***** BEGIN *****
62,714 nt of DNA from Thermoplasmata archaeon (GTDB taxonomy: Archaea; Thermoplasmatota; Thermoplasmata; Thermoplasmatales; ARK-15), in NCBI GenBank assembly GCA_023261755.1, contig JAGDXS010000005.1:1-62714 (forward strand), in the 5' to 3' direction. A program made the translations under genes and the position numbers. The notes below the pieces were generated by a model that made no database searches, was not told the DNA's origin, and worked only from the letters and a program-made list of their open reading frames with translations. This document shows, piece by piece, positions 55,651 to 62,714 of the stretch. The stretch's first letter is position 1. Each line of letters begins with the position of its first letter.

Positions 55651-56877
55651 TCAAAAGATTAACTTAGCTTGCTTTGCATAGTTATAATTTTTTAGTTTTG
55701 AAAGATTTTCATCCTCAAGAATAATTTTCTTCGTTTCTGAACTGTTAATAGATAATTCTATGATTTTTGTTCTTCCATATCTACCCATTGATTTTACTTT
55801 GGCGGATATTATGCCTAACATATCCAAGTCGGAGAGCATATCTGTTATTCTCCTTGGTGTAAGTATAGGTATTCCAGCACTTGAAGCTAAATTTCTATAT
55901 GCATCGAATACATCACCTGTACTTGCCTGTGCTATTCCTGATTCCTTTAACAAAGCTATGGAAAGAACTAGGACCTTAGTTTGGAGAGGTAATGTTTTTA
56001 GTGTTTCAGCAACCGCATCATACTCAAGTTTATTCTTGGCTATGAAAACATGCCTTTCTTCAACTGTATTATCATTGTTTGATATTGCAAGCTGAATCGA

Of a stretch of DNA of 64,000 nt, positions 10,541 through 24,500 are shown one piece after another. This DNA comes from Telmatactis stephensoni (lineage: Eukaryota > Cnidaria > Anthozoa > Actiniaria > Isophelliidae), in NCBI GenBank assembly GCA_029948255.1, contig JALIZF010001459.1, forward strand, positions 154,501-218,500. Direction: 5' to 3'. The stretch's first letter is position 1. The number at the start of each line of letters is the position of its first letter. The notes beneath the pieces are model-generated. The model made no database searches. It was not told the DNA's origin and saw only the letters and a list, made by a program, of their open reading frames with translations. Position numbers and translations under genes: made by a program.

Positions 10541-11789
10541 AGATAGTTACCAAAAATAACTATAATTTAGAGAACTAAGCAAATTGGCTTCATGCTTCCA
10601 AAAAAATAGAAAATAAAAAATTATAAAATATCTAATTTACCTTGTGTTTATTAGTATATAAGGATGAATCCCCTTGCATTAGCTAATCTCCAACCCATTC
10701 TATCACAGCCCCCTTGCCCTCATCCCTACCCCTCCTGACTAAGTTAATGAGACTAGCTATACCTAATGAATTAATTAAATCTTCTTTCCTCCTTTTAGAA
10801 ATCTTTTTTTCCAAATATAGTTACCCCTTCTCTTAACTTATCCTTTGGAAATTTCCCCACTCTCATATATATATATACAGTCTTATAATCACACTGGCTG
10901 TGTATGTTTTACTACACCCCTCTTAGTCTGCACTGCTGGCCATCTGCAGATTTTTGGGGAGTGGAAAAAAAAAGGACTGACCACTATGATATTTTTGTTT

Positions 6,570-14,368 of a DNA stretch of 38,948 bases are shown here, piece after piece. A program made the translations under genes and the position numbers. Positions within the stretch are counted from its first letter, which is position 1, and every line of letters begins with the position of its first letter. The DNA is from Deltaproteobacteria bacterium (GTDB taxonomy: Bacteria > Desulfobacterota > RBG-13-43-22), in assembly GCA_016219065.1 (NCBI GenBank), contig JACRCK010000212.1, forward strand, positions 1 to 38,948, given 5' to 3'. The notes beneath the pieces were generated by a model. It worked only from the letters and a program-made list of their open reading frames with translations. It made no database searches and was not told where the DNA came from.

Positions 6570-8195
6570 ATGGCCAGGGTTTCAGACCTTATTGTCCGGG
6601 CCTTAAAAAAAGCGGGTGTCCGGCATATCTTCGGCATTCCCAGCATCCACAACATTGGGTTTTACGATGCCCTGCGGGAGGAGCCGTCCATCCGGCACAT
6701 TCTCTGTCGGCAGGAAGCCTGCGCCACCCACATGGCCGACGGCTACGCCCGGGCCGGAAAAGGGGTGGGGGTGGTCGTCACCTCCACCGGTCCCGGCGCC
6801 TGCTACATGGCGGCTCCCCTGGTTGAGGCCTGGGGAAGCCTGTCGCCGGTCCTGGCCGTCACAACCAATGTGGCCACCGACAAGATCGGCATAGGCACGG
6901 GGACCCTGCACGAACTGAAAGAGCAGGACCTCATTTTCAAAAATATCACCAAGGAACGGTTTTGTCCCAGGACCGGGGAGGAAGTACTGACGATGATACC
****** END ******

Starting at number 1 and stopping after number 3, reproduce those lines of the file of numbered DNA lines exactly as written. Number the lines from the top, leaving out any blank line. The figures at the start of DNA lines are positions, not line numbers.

62,714 nt of DNA from Thermoplasmata archaeon (GTDB taxonomy: Archaea; Thermoplasmatota; Thermoplasmata; Thermoplasmatales; ARK-15), in NCBI GenBank assembly GCA_023261755.1, contig JAGDXS010000005.1:1-62714 (forward strand), in the 5' to 3' direction. A program made the translations under genes and the position numbers. The notes below the pieces were generated by a model that made no database searches, was not told the DNA's origin, and worked only from the letters and a program-made list of their open reading frames with translations. This document shows, piece by piece, positions 55,651 to 62,714 of the stretch. The stretch's first letter is position 1. Each line of letters begins with the position of its first letter.

Positions 55651-56877
55651 TCAAAAGATTAACTTAGCTTGCTTTGCATAGTTATAATTTTTTAGTTTTG